Skunk was the name given to one of the first cannabis cultivars developed for indoor cultivation. (A cultivar is an assemblage of plants selected for a particular attribute or combination of attributes that is clearly distinct, uniform and stable in those characteristics and that, when propagated by appropriate means, retains those characteristics.) Skunk’s characteristics were the production of multiple flower tops and high THC levels.

The term ‘skunk’ is now widely used inaccurately by people who wish to demonise cannabis and scare people about its effects. However, despite negative connotations, Skunk cannabis strains remain exceedingly popular for both cannabis cultivators and users.

Several luminaries from the 1960’s have slammed ‘skunk’ in the press over recent years for being dangerously different to what was smoked back in the good old days. The Daily Mail suggested that today’s cannabis is twenty five times stronger than it was a decade ago. Rosie Boycott claimed it was 30 times stronger. In fact, herbal cannabis with similar levels of THC was available in the 1970s: the only notable difference is that high potency cannabis used to only be available from places like Thailand, and now it can be produced at home. According to the scientific data available, the average THC level of domestically cultivated cannabis is twice as high now as the cannabis cultivated domestically in the seventies and eighties but no higher than THC levels that could be found in imported varieties in previous decades.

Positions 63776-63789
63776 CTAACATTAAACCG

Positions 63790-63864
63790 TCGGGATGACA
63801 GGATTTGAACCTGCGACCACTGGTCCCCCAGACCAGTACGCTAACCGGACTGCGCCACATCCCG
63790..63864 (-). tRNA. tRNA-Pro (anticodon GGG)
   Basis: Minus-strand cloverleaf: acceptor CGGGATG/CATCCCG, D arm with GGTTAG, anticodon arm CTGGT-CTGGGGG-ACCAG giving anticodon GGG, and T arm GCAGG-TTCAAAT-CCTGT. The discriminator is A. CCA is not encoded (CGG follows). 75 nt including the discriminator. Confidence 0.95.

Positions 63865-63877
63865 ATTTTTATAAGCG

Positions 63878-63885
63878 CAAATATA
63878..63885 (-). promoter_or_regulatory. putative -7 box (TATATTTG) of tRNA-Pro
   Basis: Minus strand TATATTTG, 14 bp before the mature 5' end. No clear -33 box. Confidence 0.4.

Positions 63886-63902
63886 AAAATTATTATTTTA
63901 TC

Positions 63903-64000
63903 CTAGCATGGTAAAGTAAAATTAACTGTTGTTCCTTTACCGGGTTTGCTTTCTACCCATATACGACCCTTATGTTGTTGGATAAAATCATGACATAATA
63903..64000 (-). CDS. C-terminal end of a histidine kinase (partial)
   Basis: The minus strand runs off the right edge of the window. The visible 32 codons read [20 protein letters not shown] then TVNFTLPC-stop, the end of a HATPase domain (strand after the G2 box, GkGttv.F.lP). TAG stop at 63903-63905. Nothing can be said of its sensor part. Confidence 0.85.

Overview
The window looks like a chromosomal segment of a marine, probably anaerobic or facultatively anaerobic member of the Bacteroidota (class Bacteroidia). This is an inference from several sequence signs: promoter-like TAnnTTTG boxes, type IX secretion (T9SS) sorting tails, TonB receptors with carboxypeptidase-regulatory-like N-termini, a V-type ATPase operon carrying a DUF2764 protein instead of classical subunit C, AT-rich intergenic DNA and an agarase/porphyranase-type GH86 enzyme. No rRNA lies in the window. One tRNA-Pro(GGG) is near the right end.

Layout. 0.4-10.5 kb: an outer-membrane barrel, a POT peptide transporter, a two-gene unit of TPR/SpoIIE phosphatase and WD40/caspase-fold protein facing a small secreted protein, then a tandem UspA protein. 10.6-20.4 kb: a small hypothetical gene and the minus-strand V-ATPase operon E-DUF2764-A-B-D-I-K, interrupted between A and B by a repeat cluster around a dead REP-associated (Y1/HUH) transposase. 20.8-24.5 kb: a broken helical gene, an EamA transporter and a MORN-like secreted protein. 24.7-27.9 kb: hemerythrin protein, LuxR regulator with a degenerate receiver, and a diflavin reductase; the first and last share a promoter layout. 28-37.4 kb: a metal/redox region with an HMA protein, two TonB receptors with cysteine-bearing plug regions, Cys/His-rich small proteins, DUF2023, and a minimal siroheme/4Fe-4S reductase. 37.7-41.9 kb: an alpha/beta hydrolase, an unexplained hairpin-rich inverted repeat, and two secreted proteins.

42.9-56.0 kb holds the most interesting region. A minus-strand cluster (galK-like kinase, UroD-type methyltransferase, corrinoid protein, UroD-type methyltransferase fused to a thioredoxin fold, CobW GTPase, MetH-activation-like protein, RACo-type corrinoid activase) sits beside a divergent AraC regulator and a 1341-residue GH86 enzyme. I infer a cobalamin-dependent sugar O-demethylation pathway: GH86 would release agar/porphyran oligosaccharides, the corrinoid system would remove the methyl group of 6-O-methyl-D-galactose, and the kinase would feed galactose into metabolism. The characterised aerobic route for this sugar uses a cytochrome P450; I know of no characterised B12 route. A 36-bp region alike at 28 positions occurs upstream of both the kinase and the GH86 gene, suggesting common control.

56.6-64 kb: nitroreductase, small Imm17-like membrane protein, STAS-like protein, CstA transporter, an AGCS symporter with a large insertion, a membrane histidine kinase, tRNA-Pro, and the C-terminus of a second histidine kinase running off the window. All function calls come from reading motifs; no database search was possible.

In its analysis of several skunk scare stories, Transform Drug Policy Foundation (TDPF), pointed out that an almost identical “misleading potency panic took place in the US in the late 1980’s”.

Skunk has the ability to grow to its potential under any conditions whether indoors, outdoors or in greenhouses and does not require excessive care and attention due to its reliability.

Skunk is a big favourite with cannabis connoisseurs as it offers an exceptional high and can be extremely potent.

Buy Skunk cannabis seeds from Seedsman today, including collections from Mr Nice, Sensi Seeds, Dutch Passion and some of Seedsman’s famous Skunk strains.

Cannalope Haze

Born and bred in Amsterdam by DNA Genetics, Cannalope Haze is a fruity hybrid that mashes up some rather unique cannabinoids, flavonoids, and medical uses; providing an intriguing and uplifting blend of Haze Brothers and a Mexican landrace. While it’s yet to actually catch fire in the countless medical marijuana dispensaries across this great country, Cannalope Haze is the go-to strain in many Amsterdam coffee shops… becoming the modern Haze of choice.